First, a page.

BASHAM: To kind of move from the one-on-one or personal or even an institutional policy, one of the writers that you mentioned in the podcast that has guided your thinking is Andrew Walker. And you pointed out his principle of avoiding being needlessly combative or confrontational.

I’ll confess that when I first heard that, what it immediately brought to mind for me was meat sacrificed to idols. I’m thinking of chapters 8 and 10 of 1 Corinthians. I want to ask you about, again, more of the witness perspective. Paul counsels that since many of the believers in the church at Corinth had come out of a lifestyle of idol worship, their consciences would be especially sensitive.

And he basically says if you and your brother are at the home of an unbeliever, don’t ask where the meat came from. Don’t be confrontational. But if someone tells you that meat was sacrificed to idols, then don’t eat it. Both for the sake of your brother and for the sake of the unbeliever.

Now, based on my reading, that principle has applications for our conversation here. And I have to be honest, they would lead me to a different conclusion than pronoun hospitality.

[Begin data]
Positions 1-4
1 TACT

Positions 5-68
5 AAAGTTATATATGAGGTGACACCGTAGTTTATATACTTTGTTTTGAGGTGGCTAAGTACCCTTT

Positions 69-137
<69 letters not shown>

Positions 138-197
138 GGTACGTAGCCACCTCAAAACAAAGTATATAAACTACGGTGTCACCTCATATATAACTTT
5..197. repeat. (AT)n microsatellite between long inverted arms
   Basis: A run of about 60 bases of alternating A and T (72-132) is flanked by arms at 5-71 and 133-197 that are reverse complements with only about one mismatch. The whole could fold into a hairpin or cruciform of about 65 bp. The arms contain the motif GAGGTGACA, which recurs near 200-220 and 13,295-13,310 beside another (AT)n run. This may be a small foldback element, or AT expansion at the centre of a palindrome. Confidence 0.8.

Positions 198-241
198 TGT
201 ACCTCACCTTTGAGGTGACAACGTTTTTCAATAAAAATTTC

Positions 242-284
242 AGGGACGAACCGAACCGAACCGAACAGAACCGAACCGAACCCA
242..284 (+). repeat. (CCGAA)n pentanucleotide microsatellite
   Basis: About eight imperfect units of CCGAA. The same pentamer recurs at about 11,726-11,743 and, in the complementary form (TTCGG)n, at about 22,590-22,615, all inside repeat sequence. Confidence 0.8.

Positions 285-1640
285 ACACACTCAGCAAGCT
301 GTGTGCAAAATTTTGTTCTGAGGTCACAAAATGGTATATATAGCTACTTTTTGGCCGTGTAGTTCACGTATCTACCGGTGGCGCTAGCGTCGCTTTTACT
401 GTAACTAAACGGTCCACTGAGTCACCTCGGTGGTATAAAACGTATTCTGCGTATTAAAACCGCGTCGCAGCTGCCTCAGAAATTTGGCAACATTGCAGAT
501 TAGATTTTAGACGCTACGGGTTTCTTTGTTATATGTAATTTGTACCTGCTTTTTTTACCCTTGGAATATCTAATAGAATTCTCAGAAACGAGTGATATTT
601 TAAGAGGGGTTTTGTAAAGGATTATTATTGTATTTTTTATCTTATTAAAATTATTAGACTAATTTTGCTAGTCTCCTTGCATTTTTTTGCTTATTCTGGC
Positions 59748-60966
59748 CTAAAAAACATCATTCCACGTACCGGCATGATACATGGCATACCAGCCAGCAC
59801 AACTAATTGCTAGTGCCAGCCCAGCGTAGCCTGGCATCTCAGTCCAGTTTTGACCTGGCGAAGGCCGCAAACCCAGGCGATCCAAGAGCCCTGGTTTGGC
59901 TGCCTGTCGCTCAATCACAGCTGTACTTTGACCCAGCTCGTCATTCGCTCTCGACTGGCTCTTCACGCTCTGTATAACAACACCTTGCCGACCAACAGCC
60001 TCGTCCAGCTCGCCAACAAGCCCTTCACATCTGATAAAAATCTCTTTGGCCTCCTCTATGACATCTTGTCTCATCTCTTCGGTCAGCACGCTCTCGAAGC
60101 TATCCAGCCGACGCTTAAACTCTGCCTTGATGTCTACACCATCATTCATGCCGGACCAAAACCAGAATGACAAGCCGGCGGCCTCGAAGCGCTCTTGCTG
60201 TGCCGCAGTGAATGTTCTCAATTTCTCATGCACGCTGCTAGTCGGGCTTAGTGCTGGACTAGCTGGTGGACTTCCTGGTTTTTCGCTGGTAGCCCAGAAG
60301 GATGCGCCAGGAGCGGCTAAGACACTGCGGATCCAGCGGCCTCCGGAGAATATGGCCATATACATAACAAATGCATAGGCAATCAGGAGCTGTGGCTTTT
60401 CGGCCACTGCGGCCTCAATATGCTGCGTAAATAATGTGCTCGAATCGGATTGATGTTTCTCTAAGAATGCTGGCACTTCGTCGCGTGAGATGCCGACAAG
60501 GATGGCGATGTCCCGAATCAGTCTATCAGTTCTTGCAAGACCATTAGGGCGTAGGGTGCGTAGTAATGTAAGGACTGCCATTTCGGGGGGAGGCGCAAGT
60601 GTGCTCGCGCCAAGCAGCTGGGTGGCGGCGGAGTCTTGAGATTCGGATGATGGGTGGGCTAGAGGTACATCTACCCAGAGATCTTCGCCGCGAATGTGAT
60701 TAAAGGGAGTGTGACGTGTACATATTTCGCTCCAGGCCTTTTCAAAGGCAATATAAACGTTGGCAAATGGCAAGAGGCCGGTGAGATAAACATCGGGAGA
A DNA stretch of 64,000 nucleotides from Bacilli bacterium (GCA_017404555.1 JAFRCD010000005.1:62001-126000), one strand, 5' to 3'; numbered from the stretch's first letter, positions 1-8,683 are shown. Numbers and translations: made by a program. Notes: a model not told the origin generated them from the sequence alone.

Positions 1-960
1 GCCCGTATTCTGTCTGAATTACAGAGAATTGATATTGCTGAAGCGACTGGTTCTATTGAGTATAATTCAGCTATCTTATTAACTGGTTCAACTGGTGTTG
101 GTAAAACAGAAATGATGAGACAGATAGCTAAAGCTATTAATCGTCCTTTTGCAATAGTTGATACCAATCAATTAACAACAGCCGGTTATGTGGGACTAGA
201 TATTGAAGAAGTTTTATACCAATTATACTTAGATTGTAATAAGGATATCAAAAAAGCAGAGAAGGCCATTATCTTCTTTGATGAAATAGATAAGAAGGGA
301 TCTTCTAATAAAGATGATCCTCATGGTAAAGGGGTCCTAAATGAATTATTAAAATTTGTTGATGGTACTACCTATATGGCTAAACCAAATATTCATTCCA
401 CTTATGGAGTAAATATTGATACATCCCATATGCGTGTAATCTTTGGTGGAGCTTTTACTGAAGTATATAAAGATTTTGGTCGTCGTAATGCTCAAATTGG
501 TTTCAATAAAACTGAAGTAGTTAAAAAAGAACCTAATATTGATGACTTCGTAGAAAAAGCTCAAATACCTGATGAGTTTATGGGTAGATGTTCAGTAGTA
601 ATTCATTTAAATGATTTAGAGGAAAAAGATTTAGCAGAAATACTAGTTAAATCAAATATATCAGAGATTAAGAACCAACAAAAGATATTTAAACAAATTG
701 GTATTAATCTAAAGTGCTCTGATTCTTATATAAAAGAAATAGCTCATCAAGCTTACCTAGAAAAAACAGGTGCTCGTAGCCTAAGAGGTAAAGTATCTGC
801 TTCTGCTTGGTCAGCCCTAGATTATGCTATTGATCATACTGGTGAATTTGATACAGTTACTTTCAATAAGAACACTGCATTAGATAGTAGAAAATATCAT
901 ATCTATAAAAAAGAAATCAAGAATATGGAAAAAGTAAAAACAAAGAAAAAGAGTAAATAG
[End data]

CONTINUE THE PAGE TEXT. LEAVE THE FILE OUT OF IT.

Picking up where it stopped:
GREEAR: Yeah, well, so Romans 14 is the other place that he talks about that and what he says in Romans 14 is Paul puts himself definitely on the side that thinks that you should be able to eat meat that’s offered to an idol. He says, he quotes, basically says all things are clean for the Christian. And he calls those who don’t agree with him there, he calls them weak spiritually. So, it’s clear that he has an opinion on this and he feels free eating meat and he’s even free enough in a public letter like Romans say I think people who don’t see this are wrong. But what’s amazing is what he does after that. He then says unity in the body is more important than how I feel about this issue. I actually think that’s a marvelously relevant topic for this because I do think, Megan, there’s somebody like you that’s just convinced that in no situation—even if I’ve been clear on the truth and even if it’s clear that I’m kind of quoting what they’re saying—I just feel like I can’t do that. I think that’s a conviction that we can take in good conscience. If you’ve got somebody sitting right beside you that said, well, I think in that situation—like an Andrew Walker—who says I don’t need to confront you in this moment and I’m going to go along with what you’re saying even while I’m being clear. Well, if that’s the other side of it and you say well I’m really convinced of that side, I think unity in the body is more important than us insisting on uniformity on this.